Leaders of Judaism’s Conservative movement decried the results of Israel’s election Monday and called on the major parties to establish a government that would not have to accede to demands by the Orthodox political bloc.
“The elections have dramatically demonstrated the weakness of the present electoral system, which permits extremist parties, representing a small minority of the total population, to extort political, religious and financial concessions in exchange for their support of one of the major parties,” the Council of Conservative Leaders said in a statement released here.
The statement was signed by the leaders of eight major Conservative organizations, including Dr. Ismar Schorsch, chancellor of the Jewish Theological Seminary; Rabbi Albert Lewis, president of the Rabbinical Assembly; and Franklin Kreutzer, president of the United Synagogue of America.
The statement is a response to the strong showing in last Tuesday’s election by Israel’s Orthodox parties, which together won 18 seats in the 120-member Knesset.
Representing the balance of power between the rival Labor and Likud blocs, the religious parties are demanding that a law that would serve to delegitimize non-Orthodox Jewish denominations in Israel be adopted by a governing coalition.
The likeliest ally of the four religious parties that gained Knesset seats is Prime Minister Yitzhak Shamir’s Likud bloc.
Despite Shamir’s reassurances that he does not foresee “any decisive changes” in Israeli religious life, American Jews are worried that the next government will bow to the Orthodox pres- sure to amend Israel’s Law of Return to recognize only those conversions performed by an Orthodox rabbi.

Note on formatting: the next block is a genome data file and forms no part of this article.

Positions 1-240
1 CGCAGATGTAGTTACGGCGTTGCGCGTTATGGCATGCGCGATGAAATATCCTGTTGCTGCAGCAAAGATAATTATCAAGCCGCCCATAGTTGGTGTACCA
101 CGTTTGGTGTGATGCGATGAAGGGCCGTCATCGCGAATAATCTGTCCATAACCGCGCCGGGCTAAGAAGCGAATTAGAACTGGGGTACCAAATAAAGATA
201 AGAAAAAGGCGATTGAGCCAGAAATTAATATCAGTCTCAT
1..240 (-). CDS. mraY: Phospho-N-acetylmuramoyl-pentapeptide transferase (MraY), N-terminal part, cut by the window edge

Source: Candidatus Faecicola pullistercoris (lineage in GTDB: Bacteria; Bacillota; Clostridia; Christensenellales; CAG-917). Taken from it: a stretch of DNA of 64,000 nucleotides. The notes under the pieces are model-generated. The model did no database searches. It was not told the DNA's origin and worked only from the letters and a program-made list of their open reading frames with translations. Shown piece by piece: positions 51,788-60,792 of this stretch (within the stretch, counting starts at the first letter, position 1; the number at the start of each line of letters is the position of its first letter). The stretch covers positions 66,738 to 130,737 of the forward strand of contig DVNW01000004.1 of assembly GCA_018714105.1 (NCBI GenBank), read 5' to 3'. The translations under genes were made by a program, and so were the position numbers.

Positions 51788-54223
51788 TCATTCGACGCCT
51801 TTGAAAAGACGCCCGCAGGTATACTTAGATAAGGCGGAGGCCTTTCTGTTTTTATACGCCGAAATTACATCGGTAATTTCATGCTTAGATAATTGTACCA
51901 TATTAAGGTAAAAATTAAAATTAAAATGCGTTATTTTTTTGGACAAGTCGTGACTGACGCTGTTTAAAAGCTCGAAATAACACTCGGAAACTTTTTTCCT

‘RUPTURE OF UNITY’ FEARED
The Conservative leaders warned that measures adopted by a narrow coalition with the Orthodox parties “would inevitably lead to the deterioration of the quality of Israeli society and the rupture of its unity with the Diaspora.”
They appealed to the leadership of Labor and Likud to resist the Orthodox pressure, and called for reforms of Israel’s parliamentary electoral system to “deny the power of blackmail to one or more extremist groups.”
The leaders’ statement was the second Conservative statement this year condemning Israel’s Orthodox bloc. In September, Schorsch accused the religious parties of repelling the majority of Israelis from religion and of blocking a peaceful settlement of the Palestinian issue by fostering a “messianic mind-set” among Israeli leaders.
In a telephone interview Monday, Schorsch said the movement feels justified in taking stands on Israeli politics when religious issues are in question.
The chancellor did not forecast what the movement’s response would be to major changes in Israeli religious law. “We’re not prepared to wait. It is before the coalition is formed that we have an optimum chance to affect the course of events. After the coalition is formed the die is cast.”
Schorsch was scheduled to depart Monday night for Israel. He plans to speak before the annual convention of Masorti, the Conservative movement in Israel. He said he hopes to be able to speak to Shamir or Labor leader Shimon Peres to convey his concerns.
Also signing the Conservative statement were Stephen Peck, chairman of the JTS board; Evelyn Auerbach, president of the Women’s League for Conservative Judaism; Dr. Jerome Agrest, president of the Federation of Jewish Men’s Clubs; Neil Norry, president of the Foundation for Conservative Judaism in Israel; Simon Schwartz, president of Mercaz, the Conservative Zionist movement; and Marshall Wolke, president of the World Council of Synagogues.
The Archive of the Jewish Telegraphic Agency includes articles published from 1923 to 2008. Archive stories reflect the journalistic standards and practices of the time they were published.